By Hoor Tariq
Home to almost all of the world’s polio cases, Pakistan remains an impediment to a polio-free world. Although the country has made tremendous steps in its efforts to contain the spread of polio, with the number of cases declining from 306 in 2014 to 12 in 2018—according to the
World Health Organization (WHO), a resurgence of polio has culminated in cases rising to a five-year high. Thus far in 2020, there have been 17 cases. Today, Pakistan continues to be one of two countries (the other being Afghanistan) where polio remains endemic—so, why has the end remained elusive?
A complicated journey
Pakistan’s road to polio eradication has been shrouded in complexities. Misinformation about the vaccine, attacks on workers, political transitions have been major setbacks to the country’s Polio Eradication Initiative since its launch in 1994. Conspiracy theories about vaccines have a long history, aggravated by the CIA’s orchestration of a failed vaccination campaign in 2011 to obtain Osama bin Laden’s family DNA. The use of health workers in intelligence operations sparked local suspicions about a ‘Western plot.’ Many Pakistanis began conflating efforts to fight polio with dangerous Western influence in the country’s affairs. As a result, anti-polio vaccination groups, including religious fanatics and so-called scholars intensified their disruption of immunization campaigns, ultimately undermining decades of efforts to eradicate polio.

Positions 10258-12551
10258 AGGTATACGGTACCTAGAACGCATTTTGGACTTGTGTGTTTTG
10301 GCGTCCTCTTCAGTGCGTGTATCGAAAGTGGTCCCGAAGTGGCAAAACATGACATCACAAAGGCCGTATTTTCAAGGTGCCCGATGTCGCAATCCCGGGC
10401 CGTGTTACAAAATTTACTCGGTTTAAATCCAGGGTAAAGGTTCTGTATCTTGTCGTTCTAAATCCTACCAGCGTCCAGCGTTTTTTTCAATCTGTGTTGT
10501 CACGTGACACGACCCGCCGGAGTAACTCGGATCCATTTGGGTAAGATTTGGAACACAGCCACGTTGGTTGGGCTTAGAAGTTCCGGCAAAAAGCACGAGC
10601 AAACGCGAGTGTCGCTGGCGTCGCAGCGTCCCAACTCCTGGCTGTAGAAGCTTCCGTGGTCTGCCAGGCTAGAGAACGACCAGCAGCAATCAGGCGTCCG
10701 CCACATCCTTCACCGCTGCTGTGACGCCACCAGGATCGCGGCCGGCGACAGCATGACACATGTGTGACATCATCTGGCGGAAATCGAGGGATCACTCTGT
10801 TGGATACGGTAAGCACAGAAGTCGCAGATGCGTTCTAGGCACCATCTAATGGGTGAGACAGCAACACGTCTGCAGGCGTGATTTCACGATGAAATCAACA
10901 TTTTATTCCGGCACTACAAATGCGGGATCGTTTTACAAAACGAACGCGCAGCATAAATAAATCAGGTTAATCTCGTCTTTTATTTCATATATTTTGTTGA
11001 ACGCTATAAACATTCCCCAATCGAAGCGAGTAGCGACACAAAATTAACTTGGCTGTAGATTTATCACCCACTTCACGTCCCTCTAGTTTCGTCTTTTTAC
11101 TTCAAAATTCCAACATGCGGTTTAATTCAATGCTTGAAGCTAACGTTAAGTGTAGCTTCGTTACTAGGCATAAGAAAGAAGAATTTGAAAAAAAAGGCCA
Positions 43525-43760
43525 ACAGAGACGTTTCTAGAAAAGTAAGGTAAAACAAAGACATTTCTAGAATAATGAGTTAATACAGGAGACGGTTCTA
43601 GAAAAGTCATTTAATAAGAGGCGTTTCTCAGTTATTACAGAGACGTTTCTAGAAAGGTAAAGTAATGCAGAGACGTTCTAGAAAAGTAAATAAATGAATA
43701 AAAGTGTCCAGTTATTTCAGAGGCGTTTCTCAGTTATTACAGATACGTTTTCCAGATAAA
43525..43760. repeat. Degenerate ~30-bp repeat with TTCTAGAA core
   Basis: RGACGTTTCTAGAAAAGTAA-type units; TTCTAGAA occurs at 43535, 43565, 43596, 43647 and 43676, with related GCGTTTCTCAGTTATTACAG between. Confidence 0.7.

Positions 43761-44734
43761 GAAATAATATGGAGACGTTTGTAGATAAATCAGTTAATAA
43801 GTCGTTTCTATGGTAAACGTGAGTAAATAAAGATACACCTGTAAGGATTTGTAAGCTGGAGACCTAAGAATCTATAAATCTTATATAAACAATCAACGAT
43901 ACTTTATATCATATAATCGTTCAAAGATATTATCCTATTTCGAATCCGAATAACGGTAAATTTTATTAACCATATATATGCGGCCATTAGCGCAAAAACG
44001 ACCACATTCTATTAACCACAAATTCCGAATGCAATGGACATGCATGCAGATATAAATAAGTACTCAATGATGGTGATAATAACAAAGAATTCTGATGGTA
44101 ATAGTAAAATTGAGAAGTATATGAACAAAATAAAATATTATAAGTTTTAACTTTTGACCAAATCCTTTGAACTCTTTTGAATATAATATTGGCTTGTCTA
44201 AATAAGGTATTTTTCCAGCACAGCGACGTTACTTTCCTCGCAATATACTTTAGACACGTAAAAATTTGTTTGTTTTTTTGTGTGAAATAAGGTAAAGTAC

Unfortunately, mistrust of the vaccination continues to dampen progress. The number of vaccine refusals increased to 120,000 in 2019 from 40,000 in previous years. In March 2019, Prime Minister Imran Khan urged social media giants, including Facebook and Twitter, to remove propaganda videos against polio vaccination from their websites. Such propagatory content, Khan emphasized, catalyzed the spread of more misinformation which remains a “major obstacle in achieving complete eradication.” Although the offensive videos were removed, the growing movement against vaccinations, fueled by social media, presents a new challenge for the country.
Experts also cite mismanagement in the program due to political transitions that prompt bureaucratic changes as a reason for its flagging effectiveness. “Pakistan, its political transition, and polio cases go in the same direction, an upward direction. Due to the transition, a chaotic environment develops,” says Dr. Rana Safdar, former National Emergency Operations Coordinator of the Polio Eradication Program in Pakistan. “The entire [polio] program goes upside down.”
On October 18, 2019, Babar Atta, the Prime Minister’s focal person for polio eradication resigned, citing “personal reasons” for his departure in a tweet. Long before his ‘resignation’ the National Health Services ministry had warned against Atta’s reckless attitude towards polio eradication efforts. At the time, the Prime Minister’s Office had ignored such warnings, but finally took action in the wake of the country’s global embarrassment following a surge in polio cases. Nonetheless, bureaucratic shuffling means the program continues to suffer.